Maybe it looks smooth ahead, but there are rapids or obstacles you can’t see.

Maybe you’ll have to make a decision to take one of several diversions. If you’re sleeping and letting the boat go where it will, you may end up on a path you don’t want to go down.

Unfortunately, that’s my story.

I set out with a plan.

I set the destination of my life — all the way down to what I’d like people to say about me at my funeral.

And I confused setting a destination with mapping a route.

I saw where I wanted to go, and I referred back to the plan pretty regularly. So, I thought — by listening to all the Go-get-‘em-Gurus out there that as long as I could see the destination that I would get there.


Or at least not exactly right.

Who knows, maybe I can get there by just focusing on the destination. I’ll tell you, though, I’m not willing to drift along anymore waiting to find out.

Am I alone?

Something tells me that I’m not alone. How many of you have found yourselves in situations like this? Please tell me in the comments what you’ve done to correct your course. Or, if you are currently drifting along and want to set a clearer direction for your life, let me know so I don’t feel so alone.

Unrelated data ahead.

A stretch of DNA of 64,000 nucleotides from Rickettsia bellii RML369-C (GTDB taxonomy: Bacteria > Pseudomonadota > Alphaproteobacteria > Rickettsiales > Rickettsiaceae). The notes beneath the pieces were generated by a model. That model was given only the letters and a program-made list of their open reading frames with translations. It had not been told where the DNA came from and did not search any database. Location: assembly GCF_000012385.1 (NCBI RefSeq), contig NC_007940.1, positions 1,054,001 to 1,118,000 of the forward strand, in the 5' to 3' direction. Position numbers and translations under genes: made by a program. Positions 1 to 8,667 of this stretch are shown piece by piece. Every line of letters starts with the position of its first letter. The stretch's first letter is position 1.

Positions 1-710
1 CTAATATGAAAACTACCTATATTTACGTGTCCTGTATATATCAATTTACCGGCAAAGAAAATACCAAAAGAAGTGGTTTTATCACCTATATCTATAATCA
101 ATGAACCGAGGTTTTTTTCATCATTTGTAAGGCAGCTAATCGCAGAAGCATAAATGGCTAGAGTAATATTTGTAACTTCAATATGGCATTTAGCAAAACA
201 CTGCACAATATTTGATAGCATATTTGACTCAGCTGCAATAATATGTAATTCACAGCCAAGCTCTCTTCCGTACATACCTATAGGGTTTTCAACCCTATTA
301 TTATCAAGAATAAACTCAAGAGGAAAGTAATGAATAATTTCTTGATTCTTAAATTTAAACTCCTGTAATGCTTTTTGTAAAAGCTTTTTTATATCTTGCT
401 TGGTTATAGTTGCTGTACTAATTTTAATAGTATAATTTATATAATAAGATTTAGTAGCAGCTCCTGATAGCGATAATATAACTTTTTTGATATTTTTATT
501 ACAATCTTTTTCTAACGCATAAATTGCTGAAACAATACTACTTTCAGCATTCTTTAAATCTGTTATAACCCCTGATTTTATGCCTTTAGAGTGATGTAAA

Next time, we will talk about what to do to correct the drift.

Other Pieces in this Series

Part 1: Stop Doing This One Thing Today

Part 2: How to Stop Drifting and Start Succeeding

Part 3: The One Thing I Was Missing (current post)

Part 4: What I Did When I Got Lost

Part 5: How to Know You’re Heading in the Right Direction

Clay is Nicole’s flunkie here at Publishous (maybe “devoted husband” sounds better).  Clay is a Dave Ramsey-trained financial coach and small business expert. Get his advice on finances at MakeDollarsMakeSense.com and leadership at ClayAkers.com
Clay is Nicole’s flunkie here at Publishous (maybe “devoted husband” sounds better).  Clay is a Dave Ramsey-trained financial coach and small business expert. Get his advice on finances at MakeDollarsMakeSense.com and leadership at ClayAkers.com